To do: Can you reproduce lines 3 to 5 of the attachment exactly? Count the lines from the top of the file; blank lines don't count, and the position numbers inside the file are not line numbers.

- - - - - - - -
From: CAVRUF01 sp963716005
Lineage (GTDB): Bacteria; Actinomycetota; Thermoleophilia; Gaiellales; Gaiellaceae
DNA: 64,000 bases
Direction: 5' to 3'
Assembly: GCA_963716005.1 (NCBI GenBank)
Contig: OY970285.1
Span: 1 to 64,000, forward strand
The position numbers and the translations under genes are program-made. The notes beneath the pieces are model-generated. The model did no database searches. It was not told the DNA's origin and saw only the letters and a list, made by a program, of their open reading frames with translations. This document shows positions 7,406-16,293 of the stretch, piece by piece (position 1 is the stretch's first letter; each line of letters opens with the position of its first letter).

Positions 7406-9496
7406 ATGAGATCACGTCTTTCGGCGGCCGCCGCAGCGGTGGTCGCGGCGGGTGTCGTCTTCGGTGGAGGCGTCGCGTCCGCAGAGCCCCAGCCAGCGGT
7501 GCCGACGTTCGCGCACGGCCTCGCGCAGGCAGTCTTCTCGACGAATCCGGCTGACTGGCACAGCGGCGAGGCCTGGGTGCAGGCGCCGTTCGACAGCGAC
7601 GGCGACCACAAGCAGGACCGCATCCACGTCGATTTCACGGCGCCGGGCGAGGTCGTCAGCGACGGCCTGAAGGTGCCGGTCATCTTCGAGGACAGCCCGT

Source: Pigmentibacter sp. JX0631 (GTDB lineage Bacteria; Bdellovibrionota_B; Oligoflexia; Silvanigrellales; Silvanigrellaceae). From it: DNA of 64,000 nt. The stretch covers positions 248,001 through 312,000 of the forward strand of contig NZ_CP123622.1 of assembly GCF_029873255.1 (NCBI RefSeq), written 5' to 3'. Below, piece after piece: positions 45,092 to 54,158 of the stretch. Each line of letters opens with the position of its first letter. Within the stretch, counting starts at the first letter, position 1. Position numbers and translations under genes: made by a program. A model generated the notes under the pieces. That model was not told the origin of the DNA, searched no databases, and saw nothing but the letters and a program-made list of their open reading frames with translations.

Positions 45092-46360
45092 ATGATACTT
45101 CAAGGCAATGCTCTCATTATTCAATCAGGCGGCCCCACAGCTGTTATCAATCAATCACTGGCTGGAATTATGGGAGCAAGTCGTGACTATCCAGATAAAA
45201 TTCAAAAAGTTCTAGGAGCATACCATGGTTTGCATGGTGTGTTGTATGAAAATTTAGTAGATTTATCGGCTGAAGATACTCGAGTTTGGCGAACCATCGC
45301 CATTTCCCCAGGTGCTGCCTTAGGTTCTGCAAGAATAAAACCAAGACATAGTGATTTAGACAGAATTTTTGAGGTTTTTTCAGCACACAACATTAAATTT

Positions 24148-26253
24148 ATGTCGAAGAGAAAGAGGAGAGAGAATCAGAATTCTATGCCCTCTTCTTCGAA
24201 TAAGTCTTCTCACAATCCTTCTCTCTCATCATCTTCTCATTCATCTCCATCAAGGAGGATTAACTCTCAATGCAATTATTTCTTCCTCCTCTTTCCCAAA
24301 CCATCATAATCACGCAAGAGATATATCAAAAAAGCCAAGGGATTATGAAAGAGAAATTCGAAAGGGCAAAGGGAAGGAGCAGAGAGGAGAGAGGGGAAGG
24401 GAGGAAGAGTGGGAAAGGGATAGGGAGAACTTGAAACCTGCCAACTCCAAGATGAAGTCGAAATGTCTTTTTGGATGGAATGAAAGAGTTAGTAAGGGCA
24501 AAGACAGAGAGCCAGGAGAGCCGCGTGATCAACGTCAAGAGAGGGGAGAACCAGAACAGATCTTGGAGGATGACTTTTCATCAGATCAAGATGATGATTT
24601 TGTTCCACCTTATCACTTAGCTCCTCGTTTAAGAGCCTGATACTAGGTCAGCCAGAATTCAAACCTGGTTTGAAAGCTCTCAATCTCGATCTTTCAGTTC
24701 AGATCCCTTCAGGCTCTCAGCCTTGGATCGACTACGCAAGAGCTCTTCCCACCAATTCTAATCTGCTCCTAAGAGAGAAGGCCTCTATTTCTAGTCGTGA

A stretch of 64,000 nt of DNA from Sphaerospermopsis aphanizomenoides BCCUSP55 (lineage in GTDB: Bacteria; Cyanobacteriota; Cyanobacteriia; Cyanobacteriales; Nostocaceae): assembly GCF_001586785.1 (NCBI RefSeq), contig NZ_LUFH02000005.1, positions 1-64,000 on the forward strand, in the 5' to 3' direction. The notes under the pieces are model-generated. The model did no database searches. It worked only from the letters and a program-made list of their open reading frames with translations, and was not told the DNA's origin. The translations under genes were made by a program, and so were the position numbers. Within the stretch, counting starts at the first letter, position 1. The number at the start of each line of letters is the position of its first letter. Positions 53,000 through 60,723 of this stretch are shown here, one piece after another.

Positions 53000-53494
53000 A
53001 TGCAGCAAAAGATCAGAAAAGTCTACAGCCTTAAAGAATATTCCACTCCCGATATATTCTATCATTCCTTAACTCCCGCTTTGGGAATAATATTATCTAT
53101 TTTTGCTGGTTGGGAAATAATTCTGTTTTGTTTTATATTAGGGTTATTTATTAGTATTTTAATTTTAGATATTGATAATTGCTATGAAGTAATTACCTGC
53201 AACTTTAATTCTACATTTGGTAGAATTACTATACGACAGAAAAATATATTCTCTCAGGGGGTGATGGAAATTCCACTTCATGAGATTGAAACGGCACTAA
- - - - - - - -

DNA: 64,000 bases
Direction: 5' to 3'
Assembly: GCA_963716005.1 (NCBI GenBank)